Chantilly Cream can be refrigerated for several hours. It will lose volume as it sits, and may separate a bit. If this happens simply whisk it lightly before using. If you’re going to be setting in the refrigerator before using, cover it with plastic wrap. Cream absorbs other flavors easily.

 

 

Crème Patissiere

  • 2 cups milk
  • 1/2 cup white sugar
  • 1 vanilla bean, halved lengthwise
  • 6 egg yolks
  • 4 tablespoons all-purpose flour
  • 4 tablespoons unsalted butter
  • 1 pinch salt
Place the milk, half the sugar and the vanilla bean in a saucepan over medium heat. Combine the egg yolks and the remaining sugar in a bowl and whisk until light in color. Add the flour and the salt, mix to combine.

When the milk just begins to boil, remove from heat and remove vanilla bean. Gradually dribble the hot milk into the yolk mixture, stirring constantly. When about half of the milk has been added, add all of the yolk mixture back into the saucepan and place it over medium heat. Using a spatula or a whisk, mix the pastry cream as it heats, making sure to reach all of the corners of the pan when you stir. Bring the mixture to a boil. Let boil for about one minute, stirring constantly. The mixture will be thick. Remove from heat and add the butter. Strain if you wish for a smoother cream. Place in a bowl and cover directly with plastic wrap to stop a skin from forming on the cream. Chill and use within a few days.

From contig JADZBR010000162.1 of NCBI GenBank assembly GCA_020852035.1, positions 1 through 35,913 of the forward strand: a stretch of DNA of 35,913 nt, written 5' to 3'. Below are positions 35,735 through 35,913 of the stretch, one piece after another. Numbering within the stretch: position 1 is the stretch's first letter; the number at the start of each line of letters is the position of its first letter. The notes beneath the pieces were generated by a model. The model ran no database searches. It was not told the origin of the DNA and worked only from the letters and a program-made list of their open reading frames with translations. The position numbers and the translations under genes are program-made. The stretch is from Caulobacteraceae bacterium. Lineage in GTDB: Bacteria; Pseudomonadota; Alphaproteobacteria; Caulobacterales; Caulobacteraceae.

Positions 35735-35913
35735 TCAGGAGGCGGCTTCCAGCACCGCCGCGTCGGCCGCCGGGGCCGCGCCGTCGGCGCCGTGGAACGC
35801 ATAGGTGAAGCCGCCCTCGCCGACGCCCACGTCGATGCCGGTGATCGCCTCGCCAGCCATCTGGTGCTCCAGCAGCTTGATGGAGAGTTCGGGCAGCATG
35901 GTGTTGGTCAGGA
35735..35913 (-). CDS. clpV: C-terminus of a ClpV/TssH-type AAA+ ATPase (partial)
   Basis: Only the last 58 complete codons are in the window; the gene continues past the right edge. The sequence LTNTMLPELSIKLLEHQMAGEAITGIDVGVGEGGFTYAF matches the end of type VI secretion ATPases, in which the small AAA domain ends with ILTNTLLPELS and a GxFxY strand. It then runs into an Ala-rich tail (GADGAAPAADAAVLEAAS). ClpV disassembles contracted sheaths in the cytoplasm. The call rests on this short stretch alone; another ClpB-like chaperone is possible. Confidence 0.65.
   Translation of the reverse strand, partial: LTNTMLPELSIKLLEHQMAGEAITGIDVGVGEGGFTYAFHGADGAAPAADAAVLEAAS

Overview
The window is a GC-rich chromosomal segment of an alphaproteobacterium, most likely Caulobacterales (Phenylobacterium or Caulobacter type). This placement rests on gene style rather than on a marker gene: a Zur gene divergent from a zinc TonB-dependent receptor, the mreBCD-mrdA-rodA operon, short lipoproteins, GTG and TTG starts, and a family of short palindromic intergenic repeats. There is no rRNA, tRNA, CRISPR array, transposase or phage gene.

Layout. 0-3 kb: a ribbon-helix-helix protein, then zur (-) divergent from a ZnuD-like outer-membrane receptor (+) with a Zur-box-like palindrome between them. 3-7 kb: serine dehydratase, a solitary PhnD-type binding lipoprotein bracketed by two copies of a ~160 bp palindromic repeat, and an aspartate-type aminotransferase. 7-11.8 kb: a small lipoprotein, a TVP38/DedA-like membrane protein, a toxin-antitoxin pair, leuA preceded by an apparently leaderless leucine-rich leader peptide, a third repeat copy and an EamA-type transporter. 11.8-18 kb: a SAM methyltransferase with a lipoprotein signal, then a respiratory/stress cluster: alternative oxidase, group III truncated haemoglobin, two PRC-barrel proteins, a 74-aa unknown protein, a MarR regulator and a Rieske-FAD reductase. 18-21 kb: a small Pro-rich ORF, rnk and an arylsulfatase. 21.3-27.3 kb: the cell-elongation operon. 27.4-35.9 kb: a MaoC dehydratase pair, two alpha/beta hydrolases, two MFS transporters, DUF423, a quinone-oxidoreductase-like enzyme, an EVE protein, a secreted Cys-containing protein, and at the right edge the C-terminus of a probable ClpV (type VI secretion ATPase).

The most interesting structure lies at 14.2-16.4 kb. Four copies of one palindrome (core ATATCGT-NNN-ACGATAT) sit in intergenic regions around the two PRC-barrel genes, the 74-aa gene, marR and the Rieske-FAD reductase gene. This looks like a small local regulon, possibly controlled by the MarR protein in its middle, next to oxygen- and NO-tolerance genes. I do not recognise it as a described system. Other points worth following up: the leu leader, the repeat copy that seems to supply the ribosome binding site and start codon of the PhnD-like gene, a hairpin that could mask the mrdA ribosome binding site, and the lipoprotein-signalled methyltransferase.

Well, that’s it. Whichever way you decide to make yours, I know they’ll be yummy!!! I’ll be experimenting with gluten free flours using this recipe, hopefully I can find a version that comes fairly close.

Have a great Valentine’s Day!!!

TTFN!!!